Optical antennas based on segmented metal-nanotube structures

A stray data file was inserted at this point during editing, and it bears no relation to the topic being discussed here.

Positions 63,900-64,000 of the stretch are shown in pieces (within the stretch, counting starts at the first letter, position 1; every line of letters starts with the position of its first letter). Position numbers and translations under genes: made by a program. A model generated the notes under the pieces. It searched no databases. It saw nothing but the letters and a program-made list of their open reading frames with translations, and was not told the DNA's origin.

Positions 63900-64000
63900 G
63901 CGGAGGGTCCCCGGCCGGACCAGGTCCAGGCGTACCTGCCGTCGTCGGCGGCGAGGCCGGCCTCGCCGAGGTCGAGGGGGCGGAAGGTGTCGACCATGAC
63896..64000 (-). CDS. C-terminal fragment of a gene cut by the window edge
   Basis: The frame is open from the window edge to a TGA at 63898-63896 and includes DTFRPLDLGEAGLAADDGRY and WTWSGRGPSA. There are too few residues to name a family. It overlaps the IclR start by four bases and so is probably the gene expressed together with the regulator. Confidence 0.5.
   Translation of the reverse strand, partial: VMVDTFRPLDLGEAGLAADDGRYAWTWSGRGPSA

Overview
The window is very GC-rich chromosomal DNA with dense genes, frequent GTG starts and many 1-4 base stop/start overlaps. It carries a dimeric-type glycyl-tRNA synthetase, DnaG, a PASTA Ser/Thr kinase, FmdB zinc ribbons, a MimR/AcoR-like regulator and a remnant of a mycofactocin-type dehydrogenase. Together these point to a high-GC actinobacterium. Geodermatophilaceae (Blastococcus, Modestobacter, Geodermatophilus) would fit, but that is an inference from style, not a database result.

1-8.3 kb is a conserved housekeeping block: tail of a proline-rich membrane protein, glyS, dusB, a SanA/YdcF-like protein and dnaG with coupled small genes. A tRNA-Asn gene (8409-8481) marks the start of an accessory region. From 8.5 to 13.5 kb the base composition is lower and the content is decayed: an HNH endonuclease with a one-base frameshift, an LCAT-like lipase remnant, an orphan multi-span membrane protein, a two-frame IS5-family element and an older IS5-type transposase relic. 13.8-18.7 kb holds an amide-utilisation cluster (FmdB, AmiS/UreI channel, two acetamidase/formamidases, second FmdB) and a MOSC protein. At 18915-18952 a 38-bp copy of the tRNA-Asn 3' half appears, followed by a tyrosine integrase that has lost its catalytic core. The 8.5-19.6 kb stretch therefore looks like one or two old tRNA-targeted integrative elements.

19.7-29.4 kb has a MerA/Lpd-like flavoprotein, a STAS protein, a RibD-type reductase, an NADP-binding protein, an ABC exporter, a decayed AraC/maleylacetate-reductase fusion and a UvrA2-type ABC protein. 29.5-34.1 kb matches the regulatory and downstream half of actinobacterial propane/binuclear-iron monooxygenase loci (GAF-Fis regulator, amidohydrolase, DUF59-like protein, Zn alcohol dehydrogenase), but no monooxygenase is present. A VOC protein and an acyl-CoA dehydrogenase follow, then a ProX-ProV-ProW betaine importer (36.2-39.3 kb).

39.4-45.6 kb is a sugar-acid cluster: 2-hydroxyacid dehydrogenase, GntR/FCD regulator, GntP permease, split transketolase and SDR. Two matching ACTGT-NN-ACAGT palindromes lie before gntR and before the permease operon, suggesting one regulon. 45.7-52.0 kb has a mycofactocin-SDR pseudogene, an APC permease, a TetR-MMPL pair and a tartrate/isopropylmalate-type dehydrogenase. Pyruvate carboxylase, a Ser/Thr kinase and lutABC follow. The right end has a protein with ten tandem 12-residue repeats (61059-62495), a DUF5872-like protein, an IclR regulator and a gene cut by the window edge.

We have fabricated two-segment carbon nanotube (CNT) based structures. We prove their ability to operate as optical antennas, where the field enhancement, distinct resonances, as well as radiation patterns are thoroughly investigated. Optical antennas are capable of coupling far-field radiation to the near-field in the sub-wavelength range. They can be used to tailor light-matter interactions in the nanoscale, leading to various applications (like nano-scale lithography, field-enhanced microscopy etc.) . The optical responses of an optical antenna heavily depend on the surface plasmon resonances  in the structure, which are quite sensitive to the material properties, the geometry and the operating environment. Based on a full-wave electromagnetic analysis we propose a two-segment CNT based nanostructure  to operate as a “fat” dipole-type optical antenna. The field enhancement, the resonances, and the radiation patterns are thoroughly investigated. Our study reveals that the advantages of pure metallic antennas and CNT antennas could be combined, providing additional degrees of freedom in tailoring both the material properties and the wavelength response, and, hence, the overall emission characteristics. Segmented composite nano-antennas turned out to carry a great potential for engineering nanoscale emitters and receivers, for e.g. biosensing applications or within advanced nanophotonic circuit topologies. [
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